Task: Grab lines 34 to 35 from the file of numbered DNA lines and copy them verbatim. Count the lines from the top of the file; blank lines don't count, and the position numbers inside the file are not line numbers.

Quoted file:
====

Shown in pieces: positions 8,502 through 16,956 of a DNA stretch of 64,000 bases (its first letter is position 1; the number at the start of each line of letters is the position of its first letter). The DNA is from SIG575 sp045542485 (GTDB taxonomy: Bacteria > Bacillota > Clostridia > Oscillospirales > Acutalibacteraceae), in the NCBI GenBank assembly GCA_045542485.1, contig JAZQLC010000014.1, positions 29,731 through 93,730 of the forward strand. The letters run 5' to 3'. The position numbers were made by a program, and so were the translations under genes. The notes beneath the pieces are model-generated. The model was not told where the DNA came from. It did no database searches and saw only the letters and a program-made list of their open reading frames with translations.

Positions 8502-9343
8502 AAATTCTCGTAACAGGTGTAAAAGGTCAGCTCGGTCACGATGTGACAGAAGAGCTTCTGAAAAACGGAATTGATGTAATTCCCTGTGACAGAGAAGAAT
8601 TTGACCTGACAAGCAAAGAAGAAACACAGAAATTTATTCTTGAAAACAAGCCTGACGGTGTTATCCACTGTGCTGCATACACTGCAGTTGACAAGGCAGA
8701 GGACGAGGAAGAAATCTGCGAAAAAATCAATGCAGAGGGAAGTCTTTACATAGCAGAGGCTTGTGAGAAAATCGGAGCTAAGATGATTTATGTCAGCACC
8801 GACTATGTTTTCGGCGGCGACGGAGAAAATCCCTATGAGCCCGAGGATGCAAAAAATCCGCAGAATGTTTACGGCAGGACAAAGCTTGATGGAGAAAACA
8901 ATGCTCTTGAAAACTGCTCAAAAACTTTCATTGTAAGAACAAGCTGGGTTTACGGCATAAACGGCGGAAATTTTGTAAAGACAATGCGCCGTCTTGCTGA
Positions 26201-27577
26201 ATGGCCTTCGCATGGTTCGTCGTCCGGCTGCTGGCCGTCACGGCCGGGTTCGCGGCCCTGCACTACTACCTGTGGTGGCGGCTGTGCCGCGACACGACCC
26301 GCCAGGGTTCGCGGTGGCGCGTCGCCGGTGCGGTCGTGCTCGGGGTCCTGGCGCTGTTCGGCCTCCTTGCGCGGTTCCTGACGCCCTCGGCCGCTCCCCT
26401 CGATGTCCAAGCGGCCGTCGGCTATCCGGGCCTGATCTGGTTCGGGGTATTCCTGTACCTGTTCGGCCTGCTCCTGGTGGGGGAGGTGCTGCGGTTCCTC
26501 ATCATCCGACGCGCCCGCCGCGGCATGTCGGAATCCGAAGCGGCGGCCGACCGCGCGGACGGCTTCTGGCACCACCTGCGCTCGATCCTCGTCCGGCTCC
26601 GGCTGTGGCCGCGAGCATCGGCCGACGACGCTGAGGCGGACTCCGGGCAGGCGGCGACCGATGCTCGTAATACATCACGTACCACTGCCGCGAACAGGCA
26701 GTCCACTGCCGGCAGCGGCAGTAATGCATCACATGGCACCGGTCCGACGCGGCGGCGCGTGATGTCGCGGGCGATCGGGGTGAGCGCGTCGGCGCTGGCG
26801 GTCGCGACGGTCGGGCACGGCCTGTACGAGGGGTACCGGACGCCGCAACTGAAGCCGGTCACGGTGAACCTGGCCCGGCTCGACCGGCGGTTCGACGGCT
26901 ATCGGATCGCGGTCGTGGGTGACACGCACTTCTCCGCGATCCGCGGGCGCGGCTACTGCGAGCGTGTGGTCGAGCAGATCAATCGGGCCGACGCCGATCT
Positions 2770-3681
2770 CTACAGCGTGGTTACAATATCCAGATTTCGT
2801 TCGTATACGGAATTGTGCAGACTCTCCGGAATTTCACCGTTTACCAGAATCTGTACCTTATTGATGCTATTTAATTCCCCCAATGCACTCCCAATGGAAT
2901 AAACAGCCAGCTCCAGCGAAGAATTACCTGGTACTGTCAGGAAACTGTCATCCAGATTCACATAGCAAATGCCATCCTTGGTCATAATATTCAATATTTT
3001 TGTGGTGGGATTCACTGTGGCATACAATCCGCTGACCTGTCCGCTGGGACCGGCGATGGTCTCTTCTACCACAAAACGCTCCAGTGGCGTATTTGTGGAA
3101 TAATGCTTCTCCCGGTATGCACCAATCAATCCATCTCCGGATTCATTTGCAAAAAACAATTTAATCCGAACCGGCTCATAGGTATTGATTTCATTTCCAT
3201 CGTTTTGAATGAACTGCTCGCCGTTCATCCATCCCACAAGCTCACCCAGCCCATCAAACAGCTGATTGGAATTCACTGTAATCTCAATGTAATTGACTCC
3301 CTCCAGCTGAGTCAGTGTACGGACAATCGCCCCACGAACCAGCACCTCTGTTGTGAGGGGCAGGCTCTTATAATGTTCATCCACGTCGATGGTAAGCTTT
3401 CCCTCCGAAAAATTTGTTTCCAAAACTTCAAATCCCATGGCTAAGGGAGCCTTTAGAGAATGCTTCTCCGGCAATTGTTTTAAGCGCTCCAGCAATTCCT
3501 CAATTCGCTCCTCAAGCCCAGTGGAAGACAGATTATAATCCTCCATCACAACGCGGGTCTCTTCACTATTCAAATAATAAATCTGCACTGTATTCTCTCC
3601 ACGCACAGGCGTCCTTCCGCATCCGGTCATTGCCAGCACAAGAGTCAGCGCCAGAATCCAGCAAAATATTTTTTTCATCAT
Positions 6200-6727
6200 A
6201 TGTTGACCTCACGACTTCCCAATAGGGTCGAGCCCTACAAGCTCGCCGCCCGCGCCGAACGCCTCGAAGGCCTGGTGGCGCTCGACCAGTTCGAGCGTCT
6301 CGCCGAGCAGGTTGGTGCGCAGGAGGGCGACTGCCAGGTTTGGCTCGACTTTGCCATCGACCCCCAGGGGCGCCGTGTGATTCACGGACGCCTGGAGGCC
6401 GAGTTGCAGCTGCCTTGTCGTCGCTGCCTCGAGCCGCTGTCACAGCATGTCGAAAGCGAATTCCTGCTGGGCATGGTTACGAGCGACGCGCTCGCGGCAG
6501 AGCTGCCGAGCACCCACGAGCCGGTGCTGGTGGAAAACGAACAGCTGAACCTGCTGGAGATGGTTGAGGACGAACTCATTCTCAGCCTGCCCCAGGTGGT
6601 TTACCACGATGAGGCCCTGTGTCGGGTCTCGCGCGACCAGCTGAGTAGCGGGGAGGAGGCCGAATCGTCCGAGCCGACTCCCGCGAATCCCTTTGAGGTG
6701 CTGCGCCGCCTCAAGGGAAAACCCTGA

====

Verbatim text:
6601 TTACCACGATGAGGCCCTGTGTCGGGTCTCGCGCGACCAGCTGAGTAGCGGGGAGGAGGCCGAATCGTCCGAGCCGACTCCCGCGAATCCCTTTGAGGTG
6701 CTGCGCCGCCTCAAGGGAAAACCCTGA